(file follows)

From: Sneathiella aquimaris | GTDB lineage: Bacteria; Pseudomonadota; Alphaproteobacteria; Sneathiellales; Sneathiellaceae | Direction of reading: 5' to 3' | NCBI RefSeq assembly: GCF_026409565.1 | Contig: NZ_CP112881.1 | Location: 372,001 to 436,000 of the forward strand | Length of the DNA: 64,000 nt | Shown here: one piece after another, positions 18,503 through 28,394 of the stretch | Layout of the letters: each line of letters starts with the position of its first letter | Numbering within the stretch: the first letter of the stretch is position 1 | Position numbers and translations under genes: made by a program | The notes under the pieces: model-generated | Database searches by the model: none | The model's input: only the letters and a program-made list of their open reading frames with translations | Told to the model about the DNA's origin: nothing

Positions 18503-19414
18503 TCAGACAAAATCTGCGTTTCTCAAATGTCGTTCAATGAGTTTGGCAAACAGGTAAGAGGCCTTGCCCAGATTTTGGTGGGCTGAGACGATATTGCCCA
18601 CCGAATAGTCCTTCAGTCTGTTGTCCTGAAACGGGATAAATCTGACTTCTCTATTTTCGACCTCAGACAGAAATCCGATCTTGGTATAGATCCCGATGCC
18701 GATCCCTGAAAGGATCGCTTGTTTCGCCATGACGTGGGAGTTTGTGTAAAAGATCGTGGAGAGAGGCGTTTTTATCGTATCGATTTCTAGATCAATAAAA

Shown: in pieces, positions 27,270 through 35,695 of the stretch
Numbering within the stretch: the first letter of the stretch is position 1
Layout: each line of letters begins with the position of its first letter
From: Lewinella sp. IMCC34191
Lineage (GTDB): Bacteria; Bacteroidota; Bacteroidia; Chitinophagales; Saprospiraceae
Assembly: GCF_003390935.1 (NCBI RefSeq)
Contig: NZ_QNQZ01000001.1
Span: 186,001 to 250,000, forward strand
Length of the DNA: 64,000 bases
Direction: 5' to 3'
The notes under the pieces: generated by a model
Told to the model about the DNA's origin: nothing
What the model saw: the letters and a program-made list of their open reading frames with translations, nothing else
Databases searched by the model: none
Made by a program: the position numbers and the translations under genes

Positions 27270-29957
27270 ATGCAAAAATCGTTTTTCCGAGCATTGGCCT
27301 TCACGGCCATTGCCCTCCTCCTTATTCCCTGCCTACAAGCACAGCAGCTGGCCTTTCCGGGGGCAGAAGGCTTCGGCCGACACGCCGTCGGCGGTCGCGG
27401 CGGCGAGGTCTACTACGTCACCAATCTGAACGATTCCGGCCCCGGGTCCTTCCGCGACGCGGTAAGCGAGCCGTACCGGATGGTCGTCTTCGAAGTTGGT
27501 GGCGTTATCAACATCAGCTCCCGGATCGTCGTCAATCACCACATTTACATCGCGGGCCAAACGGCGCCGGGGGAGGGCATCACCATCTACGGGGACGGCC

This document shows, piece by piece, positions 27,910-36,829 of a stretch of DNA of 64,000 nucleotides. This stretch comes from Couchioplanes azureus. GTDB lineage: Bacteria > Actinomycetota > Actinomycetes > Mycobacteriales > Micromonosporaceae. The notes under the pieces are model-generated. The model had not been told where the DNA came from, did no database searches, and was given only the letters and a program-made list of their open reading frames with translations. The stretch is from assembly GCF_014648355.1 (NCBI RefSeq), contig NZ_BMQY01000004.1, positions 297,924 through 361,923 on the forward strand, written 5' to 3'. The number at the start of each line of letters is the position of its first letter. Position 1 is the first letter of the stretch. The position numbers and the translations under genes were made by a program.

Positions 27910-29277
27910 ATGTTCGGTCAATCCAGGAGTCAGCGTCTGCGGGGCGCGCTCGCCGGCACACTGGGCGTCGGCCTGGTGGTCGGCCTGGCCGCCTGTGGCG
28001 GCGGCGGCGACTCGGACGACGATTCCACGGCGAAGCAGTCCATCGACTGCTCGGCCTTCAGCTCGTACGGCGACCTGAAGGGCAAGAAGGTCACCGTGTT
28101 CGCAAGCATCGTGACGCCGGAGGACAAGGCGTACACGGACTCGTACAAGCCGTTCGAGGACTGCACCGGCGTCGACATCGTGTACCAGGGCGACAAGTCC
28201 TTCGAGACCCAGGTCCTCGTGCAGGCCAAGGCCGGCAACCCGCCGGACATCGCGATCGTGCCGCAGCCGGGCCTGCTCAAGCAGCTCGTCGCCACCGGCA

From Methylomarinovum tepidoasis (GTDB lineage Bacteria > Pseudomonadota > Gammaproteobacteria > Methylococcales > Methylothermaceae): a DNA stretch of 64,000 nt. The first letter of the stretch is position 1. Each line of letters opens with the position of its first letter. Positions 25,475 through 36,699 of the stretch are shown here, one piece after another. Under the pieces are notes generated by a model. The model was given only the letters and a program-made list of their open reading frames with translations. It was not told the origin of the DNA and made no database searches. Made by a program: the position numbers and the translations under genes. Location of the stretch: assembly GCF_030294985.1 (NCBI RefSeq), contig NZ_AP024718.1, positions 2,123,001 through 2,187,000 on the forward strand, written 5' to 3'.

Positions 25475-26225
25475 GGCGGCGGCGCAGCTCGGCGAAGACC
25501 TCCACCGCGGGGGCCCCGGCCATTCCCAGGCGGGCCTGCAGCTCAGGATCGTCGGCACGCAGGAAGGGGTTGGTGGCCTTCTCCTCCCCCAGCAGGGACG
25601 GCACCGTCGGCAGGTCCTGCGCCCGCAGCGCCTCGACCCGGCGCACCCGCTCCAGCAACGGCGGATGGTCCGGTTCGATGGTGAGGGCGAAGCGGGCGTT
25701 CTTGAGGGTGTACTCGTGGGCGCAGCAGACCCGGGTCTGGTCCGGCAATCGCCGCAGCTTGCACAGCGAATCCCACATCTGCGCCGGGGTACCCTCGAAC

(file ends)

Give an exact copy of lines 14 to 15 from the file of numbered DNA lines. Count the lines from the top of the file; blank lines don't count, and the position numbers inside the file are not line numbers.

Length of the DNA: 64,000 bases
Direction: 5' to 3'